Friday, February 1, 2013

Amanda Stubbins

 Fanon, Page 7:

“Sometimes this Manichaeanism reaches its logical conclusion and dehumanizes the colonized subject. In plain talk, he is reduced to the state of an animal. And consequently, when the colonist speaks of the colonized he uses zoological terms. Allusion is made to the slithery movements of the yellow race, the odors from the “native” quarters, to the hordes, the stink, the swarming, the seething, and the gesticulations. In his endeavors at description and finding the right words, the colonist refers constantly to the bestiary.  The European seldomly has problems with figures of speech.  But the colonized, who immediately grasp the intention of the colonist and the exact case being made against them, know instantly what he is thinking. This explosive population growth, these hysterical masses, those blank faces, those shapeless, obese bodies, this headless, tailless cohort, these children who seem to belong to anyone, this indolence sprawling under the sun, this vegetating existence, all this is part of the colonial vocabulary… The colonized know all that and roar with laughter every time they hear themselves being called an animal by the other. For they know that they are not animals. And at the very moment when they discover their humanity, they begin to sharpen their weapons to secure its victory.”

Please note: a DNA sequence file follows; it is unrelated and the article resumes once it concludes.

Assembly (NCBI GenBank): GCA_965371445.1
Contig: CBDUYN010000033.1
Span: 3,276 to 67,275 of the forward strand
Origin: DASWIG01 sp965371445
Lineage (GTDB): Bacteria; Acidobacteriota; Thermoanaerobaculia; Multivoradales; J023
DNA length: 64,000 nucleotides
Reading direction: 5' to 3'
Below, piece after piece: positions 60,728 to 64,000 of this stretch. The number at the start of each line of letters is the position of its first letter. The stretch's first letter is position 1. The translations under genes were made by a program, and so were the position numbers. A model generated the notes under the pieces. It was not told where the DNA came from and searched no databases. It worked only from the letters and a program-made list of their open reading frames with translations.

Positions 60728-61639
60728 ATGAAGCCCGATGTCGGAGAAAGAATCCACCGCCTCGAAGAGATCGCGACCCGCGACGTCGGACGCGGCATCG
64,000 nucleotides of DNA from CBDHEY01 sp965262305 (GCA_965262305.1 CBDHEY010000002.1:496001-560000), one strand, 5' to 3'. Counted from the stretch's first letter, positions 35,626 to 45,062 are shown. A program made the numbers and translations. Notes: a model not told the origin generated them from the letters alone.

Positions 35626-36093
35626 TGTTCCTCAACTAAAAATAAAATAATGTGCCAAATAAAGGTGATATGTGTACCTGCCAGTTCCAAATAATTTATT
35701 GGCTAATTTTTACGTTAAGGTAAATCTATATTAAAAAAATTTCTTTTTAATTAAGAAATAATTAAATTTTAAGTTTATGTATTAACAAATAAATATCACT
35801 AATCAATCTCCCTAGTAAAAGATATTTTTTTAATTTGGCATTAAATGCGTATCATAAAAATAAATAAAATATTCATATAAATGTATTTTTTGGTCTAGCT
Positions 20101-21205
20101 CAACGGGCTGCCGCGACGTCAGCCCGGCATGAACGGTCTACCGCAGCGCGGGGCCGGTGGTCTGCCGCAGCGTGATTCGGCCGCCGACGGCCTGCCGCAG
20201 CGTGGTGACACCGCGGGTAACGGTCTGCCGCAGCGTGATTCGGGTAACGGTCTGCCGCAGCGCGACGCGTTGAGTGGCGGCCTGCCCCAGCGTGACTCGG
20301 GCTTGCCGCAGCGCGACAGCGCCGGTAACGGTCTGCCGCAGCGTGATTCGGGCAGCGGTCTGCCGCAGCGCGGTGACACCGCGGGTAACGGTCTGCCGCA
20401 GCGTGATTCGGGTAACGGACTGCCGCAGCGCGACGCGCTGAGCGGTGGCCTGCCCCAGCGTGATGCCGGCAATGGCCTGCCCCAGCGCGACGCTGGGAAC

This quote by Fanon is one that describes humanism by stating what it is not.  Humanism is not being reduced to an animal, in both speech and by the intentions of the other.  He acknowledges the dialogue of the colonist and his ability to describe individuals as if they are simply one of a smelly and beastly herd of animals.  These “zoological terms” do not go unacknowledged by the colonized and instead are used to fuel his violence against the offenders.  A human is aware of being treated without humanity. 

Later is his book, Fanon discusses the bourgeoisie and its inability to act on even minimal humanism.  Nonetheless, the bourgeoisie champions universal democratic ideas and hides his racism by multiplying the “nuances” between people.  This is where we can posit the idea of “multiculturalism” as touched upon briefly in class.  While Fanon’s humanism emphasizes equality --- we are all humans and we are not animals --- multiculturalism emphasizes differences.  Multiculturalism tends to define rigid borders between people and highlights the gaping differences amongst us.  Together, a group including individuals from Senegal, China, and Chile create a multicultural setting.  Indeed, we think first of the differences when we read of a diverse group.  I believe Fanon may take issue with this kind of multiculturalist idea because it sounds familiar to his description of Europeans who mask racism by seeming to believe in universal ideas while simultaneously multiplying the differences between these people.

While I can certainly understand how multiplying nuances between people could, in many cases, mean racism, I’m not sold on the idea that humanism and multiculturalism are two things that can be compared as opposites.  For me, humanism and multiculturalism both support the rights of the individual --- to be respected as a human and as an individual.  What do you think?

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